We do not as yet have a true double link between text and note. To achieve that we will need to supply identifiers for the annotations as well as for the verse lines, and use a link element to associate the two. The target attribute of the link element here bears the identifier of the note followed by that of the verse line. Typical software might hide a web entirely from the user, but use it as a source of information about links, which are displayed independently at their referenced locations. Alternatively, software might provide a direct view of the link collection, along with added functions for manipulating the collection, as by filtering, sorting, and so on.
To continue our previous example, this text contains many other notes of a kind similar to the one shown above. Additional information for applications that use linkGrp elements can be provided by means of special attributes. First, the domains attribute can be used to identify the text elements within which the individual targets of the links are to be found.
Suppose that the text under discussion is organized into a body element, containing the text of the poem, and a back element containing the notes. Next, the targFunc attribute can be used to provide further information about the role or function of the various targets specified for each link in the group. The value of the targFunc attribute is a list of names formally, name tokens , one for each of the targets in the link; these names can be chosen freely by the encoder, but their significance should be documented in the encoding description in the header.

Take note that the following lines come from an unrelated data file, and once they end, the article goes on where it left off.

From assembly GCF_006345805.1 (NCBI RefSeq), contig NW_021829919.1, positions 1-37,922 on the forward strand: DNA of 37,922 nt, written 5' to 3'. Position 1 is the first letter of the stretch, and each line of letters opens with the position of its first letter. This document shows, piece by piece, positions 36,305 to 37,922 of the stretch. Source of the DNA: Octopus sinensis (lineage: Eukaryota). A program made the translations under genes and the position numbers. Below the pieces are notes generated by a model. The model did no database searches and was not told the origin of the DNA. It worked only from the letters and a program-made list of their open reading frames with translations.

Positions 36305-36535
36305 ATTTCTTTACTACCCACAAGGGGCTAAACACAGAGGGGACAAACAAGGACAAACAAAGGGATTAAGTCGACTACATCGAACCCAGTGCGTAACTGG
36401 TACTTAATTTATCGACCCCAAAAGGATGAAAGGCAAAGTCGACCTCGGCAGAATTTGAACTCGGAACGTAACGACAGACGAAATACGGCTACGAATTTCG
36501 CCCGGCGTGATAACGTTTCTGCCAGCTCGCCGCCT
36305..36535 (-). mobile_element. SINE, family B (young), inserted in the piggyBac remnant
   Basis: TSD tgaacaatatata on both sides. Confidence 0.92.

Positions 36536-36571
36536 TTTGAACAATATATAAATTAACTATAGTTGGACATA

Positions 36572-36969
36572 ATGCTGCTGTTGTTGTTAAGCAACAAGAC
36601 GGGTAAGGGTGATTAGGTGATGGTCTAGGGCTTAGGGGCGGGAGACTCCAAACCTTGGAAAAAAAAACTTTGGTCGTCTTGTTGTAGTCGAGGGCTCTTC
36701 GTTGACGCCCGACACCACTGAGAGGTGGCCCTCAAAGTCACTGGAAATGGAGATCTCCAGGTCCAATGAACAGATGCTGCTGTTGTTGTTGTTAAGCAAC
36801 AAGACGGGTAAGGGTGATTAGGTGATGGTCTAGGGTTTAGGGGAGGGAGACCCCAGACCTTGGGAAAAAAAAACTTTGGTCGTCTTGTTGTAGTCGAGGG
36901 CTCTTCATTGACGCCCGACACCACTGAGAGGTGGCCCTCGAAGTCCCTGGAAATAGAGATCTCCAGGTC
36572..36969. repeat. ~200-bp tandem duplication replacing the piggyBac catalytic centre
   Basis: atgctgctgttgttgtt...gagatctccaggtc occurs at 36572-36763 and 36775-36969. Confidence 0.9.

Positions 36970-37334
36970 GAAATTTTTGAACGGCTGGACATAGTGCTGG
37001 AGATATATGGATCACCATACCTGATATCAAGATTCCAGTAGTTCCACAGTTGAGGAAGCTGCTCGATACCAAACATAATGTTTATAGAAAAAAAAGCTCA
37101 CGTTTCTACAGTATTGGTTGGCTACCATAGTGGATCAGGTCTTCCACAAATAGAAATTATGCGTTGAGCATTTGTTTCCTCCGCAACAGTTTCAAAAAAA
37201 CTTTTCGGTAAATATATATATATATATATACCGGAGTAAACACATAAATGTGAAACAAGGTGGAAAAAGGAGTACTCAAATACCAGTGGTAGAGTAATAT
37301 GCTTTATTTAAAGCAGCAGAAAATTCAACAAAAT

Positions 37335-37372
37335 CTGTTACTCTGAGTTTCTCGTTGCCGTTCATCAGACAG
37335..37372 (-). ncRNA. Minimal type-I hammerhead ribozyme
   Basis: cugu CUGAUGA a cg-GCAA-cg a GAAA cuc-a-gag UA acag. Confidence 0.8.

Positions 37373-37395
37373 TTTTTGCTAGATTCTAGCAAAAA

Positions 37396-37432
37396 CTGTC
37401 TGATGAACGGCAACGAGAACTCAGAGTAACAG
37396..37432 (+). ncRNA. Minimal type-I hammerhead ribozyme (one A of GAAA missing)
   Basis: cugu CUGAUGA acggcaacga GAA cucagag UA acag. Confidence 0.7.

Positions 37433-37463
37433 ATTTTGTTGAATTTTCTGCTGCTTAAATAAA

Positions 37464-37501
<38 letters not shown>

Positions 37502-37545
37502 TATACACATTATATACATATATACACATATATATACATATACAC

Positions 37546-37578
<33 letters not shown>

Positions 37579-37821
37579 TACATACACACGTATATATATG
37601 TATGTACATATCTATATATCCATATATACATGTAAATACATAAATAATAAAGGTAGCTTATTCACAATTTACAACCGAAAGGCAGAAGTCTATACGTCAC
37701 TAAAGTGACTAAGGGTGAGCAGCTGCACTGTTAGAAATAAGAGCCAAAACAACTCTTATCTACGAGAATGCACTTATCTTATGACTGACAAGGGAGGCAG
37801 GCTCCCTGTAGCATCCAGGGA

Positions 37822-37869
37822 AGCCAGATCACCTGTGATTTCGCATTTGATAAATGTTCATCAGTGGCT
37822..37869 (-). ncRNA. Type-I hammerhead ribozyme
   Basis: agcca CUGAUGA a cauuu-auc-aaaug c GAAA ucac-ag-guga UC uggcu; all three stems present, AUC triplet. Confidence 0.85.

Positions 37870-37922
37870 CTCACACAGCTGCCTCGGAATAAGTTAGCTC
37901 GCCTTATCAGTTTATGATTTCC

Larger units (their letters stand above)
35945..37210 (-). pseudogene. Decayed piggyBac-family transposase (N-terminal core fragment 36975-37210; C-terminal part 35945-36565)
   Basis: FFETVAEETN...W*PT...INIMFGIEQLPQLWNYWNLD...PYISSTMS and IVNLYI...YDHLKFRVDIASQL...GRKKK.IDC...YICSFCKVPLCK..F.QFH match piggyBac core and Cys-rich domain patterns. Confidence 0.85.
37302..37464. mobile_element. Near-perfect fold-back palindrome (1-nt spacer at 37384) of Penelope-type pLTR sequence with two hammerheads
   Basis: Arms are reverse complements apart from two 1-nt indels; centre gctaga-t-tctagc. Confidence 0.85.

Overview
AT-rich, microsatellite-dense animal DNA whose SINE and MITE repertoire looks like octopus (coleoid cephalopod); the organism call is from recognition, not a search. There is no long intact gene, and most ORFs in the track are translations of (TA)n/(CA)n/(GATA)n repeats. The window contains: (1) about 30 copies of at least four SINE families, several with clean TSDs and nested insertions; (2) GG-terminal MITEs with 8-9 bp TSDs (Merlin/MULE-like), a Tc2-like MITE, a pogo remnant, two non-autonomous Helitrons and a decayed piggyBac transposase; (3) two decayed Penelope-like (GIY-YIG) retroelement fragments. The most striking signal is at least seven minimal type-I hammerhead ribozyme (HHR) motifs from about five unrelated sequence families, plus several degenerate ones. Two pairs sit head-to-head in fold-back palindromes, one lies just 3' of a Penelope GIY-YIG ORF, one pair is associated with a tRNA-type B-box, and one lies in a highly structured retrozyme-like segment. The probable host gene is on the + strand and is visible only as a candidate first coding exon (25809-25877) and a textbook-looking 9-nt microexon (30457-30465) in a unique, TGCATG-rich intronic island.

Suppose however that we wish to access a document stored locally in a file. In the following example, however, we first change the current base URI by setting a new value for xml:base. A shorthand pointer , in which the URI consists only of followed by the value of an xml:id acts as a pointer to the element in the current document with that xml:id , as in the following example. If you want to link a name in the novel. One way to deal with this is to use what is often referred to as a "magic token".
A more robust alternative is to use a private URI scheme. This is a method of constructing a simple, key-like token which functions as a data. Such a scheme consists of a prefix with a colon, and then a value. For any given prefix, it may be useful to supply more than one expansion. For instance, in addition to pointing at the person element in the personography file, it might also be useful to point to an external source which is available on the network, representing the same information in a different way.
The refsDecl element is described in section 2. In the above example, the value of cRef was used to generate a Fragment Identifier. An absolute URI could be generated directly, as in the following example. For example, suppose that we wish to mark the end of the fifth word following each occurrence of some term in a particular text, perhaps to assist with some collocational analysis. This can most easily be done with the help of the anchor element, as follows: English language. In the following simple example, the seg element simply delimits the extent of a stutter, a textual feature for which no element is provided in these Guidelines.